• Langhe Smart Buy: 2019 Fratelli Alessandria Prinsiòt

    Langhe Smart Buy: 2019 Fratelli Alessandria Prinsiòt

    “Fratelli Alessandria is one of Piedmont’s under-the-radar jewels.” — Antonio Galloni, Vinous

    Fratelli Alessandria has become a house favorite in no time, and to no surprise, the 2019 "Prinsiòt" Nebbiolo ($30) has me a little more than enthusiastic. In Verduno, locals refer to the soil as Marne di Sant'Agata, a combination of sand, clay, and deep veins of limestone. There's no wonder why this northern commune of Barolo has an extra lift with with snappy acidity and crisp red fruits.

    2019 will likely be one of the best vintages of the decade. With heat spells only in June and July, the rest of the season had good diurnal shifts that have led to my favorite vintages firmly in the classic and traditional realm (2010, 2013, and 2016, for example).We have made many crucial discoveries in Piedmont, but Alessandria stands out among the great value wines, also producing Barbera, Dolcetto, and Pelaverga.

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    Posted by Max Kogod
  • O.G. Abruzzo: Valentini & Emidio Pepe

    O.G. Abruzzo: Valentini & Emidio Pepe

    Edoardo Valentini and Emidio Pepe are kings of Abruzzo's Trebbiano, Pecorino, and Montepulciano. Valentini is famous for his disdain of paperwork and insistence on only bottling Montepulciano in select vintages when quality is sky-high. Emidio Pepe is known best for his late releases of aged Montepulciano (The wines below came directly to us from their cellar). Both producers generally eschew sulfur, making them true models of a hands-off regimen in the cellar.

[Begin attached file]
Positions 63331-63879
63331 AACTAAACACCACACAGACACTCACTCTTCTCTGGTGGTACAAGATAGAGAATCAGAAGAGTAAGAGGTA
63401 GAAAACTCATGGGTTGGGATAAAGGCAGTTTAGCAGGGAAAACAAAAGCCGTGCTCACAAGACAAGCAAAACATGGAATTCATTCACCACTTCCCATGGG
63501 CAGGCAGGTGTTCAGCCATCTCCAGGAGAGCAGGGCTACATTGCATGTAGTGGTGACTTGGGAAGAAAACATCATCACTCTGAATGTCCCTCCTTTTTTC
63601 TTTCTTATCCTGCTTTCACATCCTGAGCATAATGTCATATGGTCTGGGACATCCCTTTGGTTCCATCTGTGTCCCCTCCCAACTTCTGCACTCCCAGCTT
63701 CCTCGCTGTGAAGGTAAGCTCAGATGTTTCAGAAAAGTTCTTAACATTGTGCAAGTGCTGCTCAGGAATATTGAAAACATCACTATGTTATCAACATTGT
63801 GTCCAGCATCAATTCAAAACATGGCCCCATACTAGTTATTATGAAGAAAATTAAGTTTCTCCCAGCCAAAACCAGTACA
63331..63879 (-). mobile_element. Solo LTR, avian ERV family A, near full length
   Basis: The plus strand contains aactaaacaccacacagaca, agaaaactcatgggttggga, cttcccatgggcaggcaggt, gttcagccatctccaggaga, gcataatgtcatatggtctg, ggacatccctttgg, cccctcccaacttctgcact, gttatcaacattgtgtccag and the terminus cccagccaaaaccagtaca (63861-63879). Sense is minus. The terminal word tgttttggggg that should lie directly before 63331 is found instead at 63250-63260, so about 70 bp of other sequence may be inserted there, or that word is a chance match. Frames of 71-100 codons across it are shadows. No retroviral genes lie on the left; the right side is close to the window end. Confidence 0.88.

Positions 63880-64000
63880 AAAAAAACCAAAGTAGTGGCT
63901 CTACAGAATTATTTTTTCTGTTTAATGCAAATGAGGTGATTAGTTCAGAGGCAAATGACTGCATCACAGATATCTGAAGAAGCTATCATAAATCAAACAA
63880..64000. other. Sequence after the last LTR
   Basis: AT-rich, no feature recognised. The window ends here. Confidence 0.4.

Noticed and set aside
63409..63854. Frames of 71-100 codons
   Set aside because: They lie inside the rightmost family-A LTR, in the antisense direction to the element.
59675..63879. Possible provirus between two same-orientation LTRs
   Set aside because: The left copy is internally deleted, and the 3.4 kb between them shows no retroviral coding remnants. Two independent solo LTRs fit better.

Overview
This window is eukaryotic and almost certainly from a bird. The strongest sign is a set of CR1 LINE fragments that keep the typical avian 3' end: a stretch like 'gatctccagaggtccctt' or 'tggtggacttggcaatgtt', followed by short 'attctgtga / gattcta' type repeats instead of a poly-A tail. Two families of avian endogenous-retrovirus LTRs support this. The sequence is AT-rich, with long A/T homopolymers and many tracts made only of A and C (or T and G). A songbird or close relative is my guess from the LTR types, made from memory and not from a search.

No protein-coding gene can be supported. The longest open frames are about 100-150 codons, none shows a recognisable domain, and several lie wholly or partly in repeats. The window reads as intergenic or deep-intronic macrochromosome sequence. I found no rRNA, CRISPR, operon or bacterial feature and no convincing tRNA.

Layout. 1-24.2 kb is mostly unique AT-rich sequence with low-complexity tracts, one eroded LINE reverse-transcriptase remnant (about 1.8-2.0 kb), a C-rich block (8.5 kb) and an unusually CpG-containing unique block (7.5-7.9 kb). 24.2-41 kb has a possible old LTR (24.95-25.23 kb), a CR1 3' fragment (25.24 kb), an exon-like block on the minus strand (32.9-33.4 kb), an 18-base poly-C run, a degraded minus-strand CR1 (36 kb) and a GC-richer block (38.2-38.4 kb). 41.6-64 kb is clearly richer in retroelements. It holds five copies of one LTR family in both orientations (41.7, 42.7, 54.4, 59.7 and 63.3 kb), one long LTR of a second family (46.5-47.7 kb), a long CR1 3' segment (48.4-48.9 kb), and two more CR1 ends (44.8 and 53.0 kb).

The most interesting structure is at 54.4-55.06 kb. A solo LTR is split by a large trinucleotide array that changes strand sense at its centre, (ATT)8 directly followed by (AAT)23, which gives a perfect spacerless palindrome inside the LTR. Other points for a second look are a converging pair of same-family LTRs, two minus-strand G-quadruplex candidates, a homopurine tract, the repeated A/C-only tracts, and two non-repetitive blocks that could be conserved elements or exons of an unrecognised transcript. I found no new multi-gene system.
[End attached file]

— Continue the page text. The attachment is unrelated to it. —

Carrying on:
Today's list also gives an honorable mention to Amorotti, started by Gaetano Carboni in 2000. He grows five hectares of vines on his family's polyculture farm and received guidance from Valentini on what clonal material to plant. They released their wines for the first time starting with the 2016 vintage. Though relatively new to the market, Amorotti offers a great introduction to Abruzzo before diving into the higher-priced cuvées by the region's legends.

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    Posted by Max Kogod
  • Soulful Serralunga: 2016 Cappellano Barolo

    Soulful Serralunga: 2016 Cappellano Barolo

    The wines of Augusto Cappellano need little introduction yet deserve as much text and praise as we shower Barolo's other heroes like Roberto Conterno, Beppe Rinaldi, and Maria Theresa Mascarello.

    These are among the top Barolo produced in Piedmont each year, though you'll never see any ratings. Augusto insists that critics who taste at the cantina do not publish scores for the wines—another philosophy I greatly admire about this estate. Antonio Galloni wrote this about Cappellano's latest releases: "The 2016s are every bit as magnificent as they were last year... with the Franco showing more power and the Rupestris leaning towards the ethereal side."

    Cappellano is best known for crafting ultra-traditional and soulful Barolo with a natural focus, situated on the western slopes of Serralunga d'Alba. Here in the Gabutti Cru, we see the darker side of Nebbiolo within the Barolo zone. However, Augusto Cappellano's organic approach and low sulfur regimen instill these wines with a delicacy and sensualness that stands apart from his contemporaries.